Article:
participants in the control condition felt marginally
more positive affect (M = 2.33, SD = 1.00) than
participants in both the positively framed bombing
condition (M = 1.92, SD = .67) and participants in
the negatively framed bombing condition (M =
1.88, SD = .78), ps < .10. The two bombing conditions did not differ significantly in reported positive or negative affect (ps > .05). A third oneway ANOVA failed to reveal differences in selfreported arousal (item: activated) across conditions,
F < 1. Thus, participants viewing images of the bombings felt similarly negative, regardless of the framing. We also conducted a one-way ANOVA to examine differences in self-reported fear (mean of three items: frightened, afraid and scared; α = .79) across conditions. As expected, the experience of fear differed significantly by condition, F(2, 70) = 5.13, p < .05. Consistent with the other mood results, this effect was driven by differences between the control condition and the two bombing conditions only. Participants in the control condition reported experiencing significantly less fear (M = 1.22, SD = 0.39) than participants in both the positively framed bombing condition (M = 1.75, SD = .79) and participants in the negatively framed bombing condition (M = 1.88, SD = .97), ps < .05. Participants in the two bombing conditions did not report experiencing different amounts of fear (p > .05) despite receiving the different
Threat perception performance by condition
We first explored whether viewing images of the
bombings would produce increased estimations of
threat, as well as whether framing would moderate
this effect, by examining participants’ false alarm
rates in the threat perception task (i.e., the proportion of trials with an unarmed target on which a
participant mistakenly decided to “shoot”). As
predicted, framing condition had a significant
effect on false alarm rates, F(2, 70) = 3.26, p < .05 (Figure 1). Post hoc comparisons revealed that participants in the negatively framed bombing condition had a significantly higher false alarm rate (M = .30, SD = .16) than participants in both the positively framed bombing condition (M = .21, SD = .12) and the control condition (M = .23, SD = .11), ps ≤ 05. Despite viewing images of the bombings, participants in the positively framed bombing condition did not have a higher false alarm rate than participants in the control condition, p > .05.
Next, we utilised signal detection theory to
explore two potential causal explanations for
the observed differences in false alarm rates
participants’ sensitivity, F(2, 70) = 2.87, p = .06.
Post hoc comparisons revealed that participants in
the negatively framed bombing condition had
significantly lower sensitivity (M = .25, SD =
.36), indicating that they were less able to distinguish guns from non-guns, compared to participants in the positively framed bombing condition
(M = .52, SD = .41, p < .05). Sensitivity in the control condition (M = .41, SD = .43) was intermediate and did not differ significantly from sensitivity in either of the two bombing conditions (ps > .05).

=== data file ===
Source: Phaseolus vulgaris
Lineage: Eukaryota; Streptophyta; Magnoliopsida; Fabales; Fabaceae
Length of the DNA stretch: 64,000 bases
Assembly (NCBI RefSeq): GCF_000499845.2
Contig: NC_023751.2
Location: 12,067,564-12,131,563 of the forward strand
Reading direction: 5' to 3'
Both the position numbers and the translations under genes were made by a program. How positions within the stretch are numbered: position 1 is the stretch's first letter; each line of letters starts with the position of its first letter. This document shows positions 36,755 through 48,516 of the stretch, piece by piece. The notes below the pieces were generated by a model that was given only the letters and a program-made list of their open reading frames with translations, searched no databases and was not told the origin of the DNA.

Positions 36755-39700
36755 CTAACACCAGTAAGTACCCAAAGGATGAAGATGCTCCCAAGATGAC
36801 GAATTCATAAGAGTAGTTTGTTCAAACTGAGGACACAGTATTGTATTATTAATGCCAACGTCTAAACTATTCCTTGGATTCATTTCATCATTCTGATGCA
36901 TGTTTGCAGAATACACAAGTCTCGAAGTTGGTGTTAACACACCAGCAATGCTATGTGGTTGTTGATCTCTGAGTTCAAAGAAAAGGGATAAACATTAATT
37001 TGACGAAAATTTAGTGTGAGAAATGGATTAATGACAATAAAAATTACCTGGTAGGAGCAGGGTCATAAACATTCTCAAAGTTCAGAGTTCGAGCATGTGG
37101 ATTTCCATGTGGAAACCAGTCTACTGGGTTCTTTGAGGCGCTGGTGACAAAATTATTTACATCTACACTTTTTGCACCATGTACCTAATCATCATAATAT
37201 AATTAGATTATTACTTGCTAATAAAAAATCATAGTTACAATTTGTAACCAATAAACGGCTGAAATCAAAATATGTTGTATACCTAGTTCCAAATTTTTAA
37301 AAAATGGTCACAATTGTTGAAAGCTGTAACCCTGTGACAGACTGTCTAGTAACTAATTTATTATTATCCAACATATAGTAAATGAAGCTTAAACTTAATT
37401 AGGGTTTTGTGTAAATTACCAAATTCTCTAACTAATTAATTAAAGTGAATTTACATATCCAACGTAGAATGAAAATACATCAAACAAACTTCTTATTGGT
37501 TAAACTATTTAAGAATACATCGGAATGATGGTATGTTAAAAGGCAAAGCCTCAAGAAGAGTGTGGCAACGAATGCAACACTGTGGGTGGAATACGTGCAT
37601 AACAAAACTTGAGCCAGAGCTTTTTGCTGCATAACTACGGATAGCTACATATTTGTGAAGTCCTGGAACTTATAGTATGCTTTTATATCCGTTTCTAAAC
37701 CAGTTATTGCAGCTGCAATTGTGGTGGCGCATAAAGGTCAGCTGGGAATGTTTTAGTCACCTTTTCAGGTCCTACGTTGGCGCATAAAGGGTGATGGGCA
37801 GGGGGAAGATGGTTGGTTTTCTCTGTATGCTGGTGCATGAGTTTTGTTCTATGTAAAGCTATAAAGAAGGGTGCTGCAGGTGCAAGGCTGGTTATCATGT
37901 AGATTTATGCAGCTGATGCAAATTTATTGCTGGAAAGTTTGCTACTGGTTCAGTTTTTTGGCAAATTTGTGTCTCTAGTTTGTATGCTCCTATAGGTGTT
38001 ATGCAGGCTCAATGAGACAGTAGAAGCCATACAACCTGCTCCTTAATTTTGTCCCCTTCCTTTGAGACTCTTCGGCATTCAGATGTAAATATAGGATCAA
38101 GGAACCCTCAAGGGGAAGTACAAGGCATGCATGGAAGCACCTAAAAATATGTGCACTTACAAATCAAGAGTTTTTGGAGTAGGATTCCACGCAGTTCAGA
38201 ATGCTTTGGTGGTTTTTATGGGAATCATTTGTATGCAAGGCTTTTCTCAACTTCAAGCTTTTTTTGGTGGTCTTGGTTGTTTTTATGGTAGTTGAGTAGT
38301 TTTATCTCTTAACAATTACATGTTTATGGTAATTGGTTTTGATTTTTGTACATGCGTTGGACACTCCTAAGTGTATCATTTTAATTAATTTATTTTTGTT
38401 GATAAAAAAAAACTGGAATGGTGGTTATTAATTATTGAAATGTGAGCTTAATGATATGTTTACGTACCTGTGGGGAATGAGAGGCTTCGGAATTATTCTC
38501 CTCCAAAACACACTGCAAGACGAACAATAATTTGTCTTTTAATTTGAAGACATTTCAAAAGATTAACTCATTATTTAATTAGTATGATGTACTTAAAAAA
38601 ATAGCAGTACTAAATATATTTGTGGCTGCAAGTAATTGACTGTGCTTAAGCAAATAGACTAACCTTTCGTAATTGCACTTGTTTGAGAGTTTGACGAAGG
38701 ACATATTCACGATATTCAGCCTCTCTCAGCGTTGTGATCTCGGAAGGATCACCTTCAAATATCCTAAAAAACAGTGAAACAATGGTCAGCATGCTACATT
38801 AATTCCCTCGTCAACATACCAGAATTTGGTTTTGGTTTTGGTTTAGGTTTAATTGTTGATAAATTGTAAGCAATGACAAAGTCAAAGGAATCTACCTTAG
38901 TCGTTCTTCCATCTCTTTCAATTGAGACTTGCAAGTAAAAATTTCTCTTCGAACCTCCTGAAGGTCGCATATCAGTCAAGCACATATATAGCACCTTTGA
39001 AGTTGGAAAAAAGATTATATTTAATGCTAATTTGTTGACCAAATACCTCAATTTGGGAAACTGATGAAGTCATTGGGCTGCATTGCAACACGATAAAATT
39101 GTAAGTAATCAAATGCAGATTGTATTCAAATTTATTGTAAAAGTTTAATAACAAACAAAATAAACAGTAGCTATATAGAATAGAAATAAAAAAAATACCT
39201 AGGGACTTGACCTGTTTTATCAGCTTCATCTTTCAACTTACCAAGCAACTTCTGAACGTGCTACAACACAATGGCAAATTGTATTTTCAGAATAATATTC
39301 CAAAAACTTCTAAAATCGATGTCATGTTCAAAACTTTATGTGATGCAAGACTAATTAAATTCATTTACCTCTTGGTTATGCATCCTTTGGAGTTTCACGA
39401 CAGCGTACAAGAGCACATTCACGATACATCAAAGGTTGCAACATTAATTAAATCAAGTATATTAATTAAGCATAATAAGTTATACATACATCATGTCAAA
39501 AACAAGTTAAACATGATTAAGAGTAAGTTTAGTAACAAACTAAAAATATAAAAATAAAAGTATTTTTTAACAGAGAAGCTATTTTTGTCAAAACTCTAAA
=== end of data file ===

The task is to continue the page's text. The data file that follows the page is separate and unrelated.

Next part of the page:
Considering personal relevance as a covariate
Figure 1. Mean (±1 SE) false alarm rate by condition.
(Macmillan & Creelman, 1991; Wickens, 2002).
In signal detection theory, an increased false alarm
rate can result from either a bias in responding (i.e.,
a tendency to respond as if a target is holding a gun
vs. a non-threatening object regardless of the
stimulus shown) or a decrease in sensitivity (i.e., a
reduced ability to distinguish whether a person is
holding a gun vs. a non-threatening object).Thus,
for each individual participant, we calculated estimates of both bias (c) and sensitivity (d′). Bias was
calculated as c = –0.5(zH + zF), where zH and zF
represent the inverse of the standard normal
cumulative distribution for the hit rate and false
alarm rate, respectively. Sensitivity was calculated as
d′ = zH – zF.
Across all participants, bias was significantly
greater than zero (M = .56, SD = .41), t(72) =
11.71, p < .05, indicating that participants had a significantly conservative bias (i.e., they favoured the “don’t shoot” response). A one-way ANOVA revealed that framing condition did not have a significant effect on response bias, F(2, 70) = 1.33, p > .05.
A one-way ANOVA revealed that framing condition had a marginally significant effect on
We then examined whether the extent to which
participants reported being affected by the bombings (from the Marathon Recall Survey) predicted
bias and sensitivity using multivariate regression.
Multivariate regression was utilised to explore
covariance instead of an ANCOVA as the data
violated the assumption of homogeneity of slopes.
Regression equations were of the general form:
y ¼ b0 þ b1 D1 þ b2 D2 þ b3 BMa
þ b4 ðD1 BMa Þ þ b5 ðD2 BMa Þ
where framing condition was dummy coded (variables D1 and D2), and the variable BMa represents how affected participants reported being by
the bombings on the Marathon Recall Survey.
The regression model with bias as the outcome
variable was not significant (R2 = .10, F(5, 67) =
1.50, p > .05) suggesting that how affected
participants were by the bombings did not predict
bias and did not interact with experimental
condition to predict bias.
The regression model with sensitivity as the
outcome variable was significant (R2 = .19,
F(5, 67) = 3.09, p < .05). The model revealed a significant interaction; the relationship between how affected participants were by the bombings and sensitivity significantly differed by framing COGNITION AND EMOTION, 2016 543 WORMWOOD ET AL. were by the bombings, participants in the negatively framed bo ... Purchase answer to see full attachment